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ERIC Number: ED405567
Record Type: Non-Journal
Publication Date: 1997
Pages: 53
Abstractor: N/A
Reference Count: N/A
ISBN: N/A
ISSN: N/A
Book Access and Rereading with Audiotapes: Extending Literacy Learning into the Homes of Culturally and Linguistically Diverse Students. Reading Research Report No. 75.
Koskinen, Patricia S.; And Others
With the rapidly increasing number of second-language learners in elementary school classrooms and the difficulty they are experiencing in learning to read, educators need to create literacy programs that are appropriate for children who speak English as a second language (ESL) as well as native English-speaking (NES) students. There is also a need to support literacy instruction in other contexts, especially in the home. A study investigated whether rereading at home is a significant supplement to the literacy instructional program of ESL and NES students. Of specific interest was exploring the impact of increased access to books and rereading with an audio model in children's reading achievement and motivation. For a 7-month period, 131 first graders in 12 classrooms participated in 1 of 3 treatment groups: (1) structured shared reading at school in a book-rich environment and daily rereading of books with audiotapes at home; (2) structured shared reading at school in a book-rich environment; or (3) unmodified school reading. Results revealed enhanced comprehension and motivation for book-rich classrooms both with and without a home component. In addition, whereas home-based reading with audio support increased many students' reading interest and promoted parental involvement in literacy activities, it appeared to have particular benefits for second-language learners. (Contains 63 references and 8 tables of data. An appendix lists books used in the school-home reading projects.) (Author/RS)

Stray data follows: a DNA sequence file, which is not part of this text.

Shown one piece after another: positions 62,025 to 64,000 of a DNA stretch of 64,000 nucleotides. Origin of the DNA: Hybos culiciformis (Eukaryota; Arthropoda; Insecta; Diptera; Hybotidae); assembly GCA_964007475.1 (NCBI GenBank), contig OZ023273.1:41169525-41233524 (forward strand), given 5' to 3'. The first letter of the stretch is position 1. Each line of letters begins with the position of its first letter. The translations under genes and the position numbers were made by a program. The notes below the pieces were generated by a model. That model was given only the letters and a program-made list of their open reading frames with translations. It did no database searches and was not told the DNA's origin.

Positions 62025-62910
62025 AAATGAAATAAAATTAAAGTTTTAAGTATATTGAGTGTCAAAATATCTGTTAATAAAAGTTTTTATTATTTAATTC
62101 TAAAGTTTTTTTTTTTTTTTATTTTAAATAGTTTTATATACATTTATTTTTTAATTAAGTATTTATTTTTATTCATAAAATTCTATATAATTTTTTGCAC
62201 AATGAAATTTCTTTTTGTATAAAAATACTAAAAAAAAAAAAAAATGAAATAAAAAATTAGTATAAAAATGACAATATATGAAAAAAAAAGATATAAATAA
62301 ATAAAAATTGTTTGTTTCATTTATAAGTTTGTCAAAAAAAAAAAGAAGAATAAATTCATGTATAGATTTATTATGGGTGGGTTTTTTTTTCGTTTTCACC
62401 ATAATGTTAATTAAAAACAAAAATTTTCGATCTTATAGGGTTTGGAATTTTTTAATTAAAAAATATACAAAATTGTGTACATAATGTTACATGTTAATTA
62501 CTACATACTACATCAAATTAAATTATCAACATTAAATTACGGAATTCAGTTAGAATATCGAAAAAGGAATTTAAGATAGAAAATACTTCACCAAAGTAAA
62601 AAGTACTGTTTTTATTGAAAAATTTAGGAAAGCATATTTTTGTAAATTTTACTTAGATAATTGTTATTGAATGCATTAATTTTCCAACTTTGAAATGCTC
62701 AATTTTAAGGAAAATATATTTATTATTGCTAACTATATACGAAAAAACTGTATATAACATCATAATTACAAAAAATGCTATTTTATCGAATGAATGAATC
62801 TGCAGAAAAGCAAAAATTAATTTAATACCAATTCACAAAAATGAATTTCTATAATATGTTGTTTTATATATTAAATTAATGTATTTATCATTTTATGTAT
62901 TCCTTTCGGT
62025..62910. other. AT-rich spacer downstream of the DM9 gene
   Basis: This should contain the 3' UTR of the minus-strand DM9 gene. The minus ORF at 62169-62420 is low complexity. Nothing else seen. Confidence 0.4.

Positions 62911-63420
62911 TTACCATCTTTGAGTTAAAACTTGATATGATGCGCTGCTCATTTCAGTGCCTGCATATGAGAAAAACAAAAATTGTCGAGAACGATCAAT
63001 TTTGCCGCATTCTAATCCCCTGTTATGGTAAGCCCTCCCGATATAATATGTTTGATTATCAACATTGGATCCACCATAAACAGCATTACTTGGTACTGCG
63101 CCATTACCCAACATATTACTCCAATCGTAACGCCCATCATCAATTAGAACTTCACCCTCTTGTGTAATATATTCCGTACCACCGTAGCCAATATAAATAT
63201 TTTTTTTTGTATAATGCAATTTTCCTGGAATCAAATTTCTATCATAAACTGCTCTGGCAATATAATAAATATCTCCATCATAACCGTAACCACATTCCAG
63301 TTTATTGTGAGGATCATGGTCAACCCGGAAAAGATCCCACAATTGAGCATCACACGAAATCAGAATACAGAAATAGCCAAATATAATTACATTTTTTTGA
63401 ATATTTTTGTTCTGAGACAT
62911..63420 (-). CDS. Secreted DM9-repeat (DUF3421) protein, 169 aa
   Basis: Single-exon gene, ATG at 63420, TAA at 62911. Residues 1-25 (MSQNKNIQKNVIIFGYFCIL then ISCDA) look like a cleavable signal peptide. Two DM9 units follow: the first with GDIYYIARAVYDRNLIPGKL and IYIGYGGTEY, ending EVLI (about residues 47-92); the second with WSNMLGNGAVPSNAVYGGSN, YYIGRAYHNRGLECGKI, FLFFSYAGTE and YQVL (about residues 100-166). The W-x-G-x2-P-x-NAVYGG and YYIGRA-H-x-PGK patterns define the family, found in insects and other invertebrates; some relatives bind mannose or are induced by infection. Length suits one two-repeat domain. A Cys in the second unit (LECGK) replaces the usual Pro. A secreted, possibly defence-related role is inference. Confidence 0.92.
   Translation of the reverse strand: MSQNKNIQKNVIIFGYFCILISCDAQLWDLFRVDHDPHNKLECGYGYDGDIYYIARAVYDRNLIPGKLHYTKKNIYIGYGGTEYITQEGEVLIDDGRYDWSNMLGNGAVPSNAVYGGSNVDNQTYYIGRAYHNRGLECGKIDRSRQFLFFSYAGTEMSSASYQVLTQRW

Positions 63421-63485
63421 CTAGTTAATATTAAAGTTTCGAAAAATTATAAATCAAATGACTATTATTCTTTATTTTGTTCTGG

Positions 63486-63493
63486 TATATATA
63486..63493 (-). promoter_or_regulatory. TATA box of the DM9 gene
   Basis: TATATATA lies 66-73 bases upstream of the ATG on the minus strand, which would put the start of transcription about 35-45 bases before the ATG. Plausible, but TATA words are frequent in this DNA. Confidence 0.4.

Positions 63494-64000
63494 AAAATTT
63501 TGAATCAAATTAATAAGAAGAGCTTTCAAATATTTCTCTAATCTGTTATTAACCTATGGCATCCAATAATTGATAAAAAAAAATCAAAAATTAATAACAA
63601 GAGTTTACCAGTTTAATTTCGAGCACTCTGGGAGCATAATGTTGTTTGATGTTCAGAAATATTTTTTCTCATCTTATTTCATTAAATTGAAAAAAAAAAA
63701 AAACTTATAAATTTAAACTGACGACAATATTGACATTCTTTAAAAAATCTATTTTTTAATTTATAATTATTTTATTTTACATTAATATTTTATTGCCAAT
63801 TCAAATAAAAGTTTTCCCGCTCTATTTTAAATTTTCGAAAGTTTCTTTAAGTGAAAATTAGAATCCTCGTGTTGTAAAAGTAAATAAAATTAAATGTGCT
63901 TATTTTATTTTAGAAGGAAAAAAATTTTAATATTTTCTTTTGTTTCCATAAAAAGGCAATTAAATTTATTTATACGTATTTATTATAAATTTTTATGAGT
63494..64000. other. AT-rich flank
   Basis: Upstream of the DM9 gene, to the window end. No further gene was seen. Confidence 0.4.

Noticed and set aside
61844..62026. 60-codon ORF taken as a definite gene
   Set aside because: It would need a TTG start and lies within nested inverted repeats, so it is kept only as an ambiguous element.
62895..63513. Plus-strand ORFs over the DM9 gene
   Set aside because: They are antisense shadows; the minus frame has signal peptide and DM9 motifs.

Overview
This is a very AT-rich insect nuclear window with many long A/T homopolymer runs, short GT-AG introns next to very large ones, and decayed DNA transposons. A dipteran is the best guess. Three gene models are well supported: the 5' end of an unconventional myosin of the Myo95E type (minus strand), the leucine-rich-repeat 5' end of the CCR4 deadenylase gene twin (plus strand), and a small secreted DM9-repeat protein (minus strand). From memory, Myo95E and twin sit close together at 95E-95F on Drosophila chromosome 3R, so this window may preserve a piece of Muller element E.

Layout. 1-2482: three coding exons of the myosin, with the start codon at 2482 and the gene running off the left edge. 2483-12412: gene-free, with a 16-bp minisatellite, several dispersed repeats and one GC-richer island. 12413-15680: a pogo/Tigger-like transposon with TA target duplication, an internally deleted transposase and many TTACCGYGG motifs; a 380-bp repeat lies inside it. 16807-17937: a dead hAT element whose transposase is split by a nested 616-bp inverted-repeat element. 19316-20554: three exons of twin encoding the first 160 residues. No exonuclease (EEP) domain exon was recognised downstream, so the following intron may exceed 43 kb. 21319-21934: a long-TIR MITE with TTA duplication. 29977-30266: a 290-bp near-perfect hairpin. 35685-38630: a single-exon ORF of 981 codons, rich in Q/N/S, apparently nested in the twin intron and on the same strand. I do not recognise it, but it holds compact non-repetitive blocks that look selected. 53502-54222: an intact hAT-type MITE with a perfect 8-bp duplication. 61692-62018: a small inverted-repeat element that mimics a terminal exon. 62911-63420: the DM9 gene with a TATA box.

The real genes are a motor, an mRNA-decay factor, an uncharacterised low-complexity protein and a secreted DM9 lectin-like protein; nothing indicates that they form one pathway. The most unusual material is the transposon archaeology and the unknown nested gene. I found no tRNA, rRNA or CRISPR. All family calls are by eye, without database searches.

Publication Type: Reports - Research
Education Level: N/A
Audience: N/A
Language: English
Sponsor: Office of Educational Research and Improvement (ED), Washington, DC.
Authoring Institution: National Reading Research Center, Athens, GA.; National Reading Research Center, College Park, MD.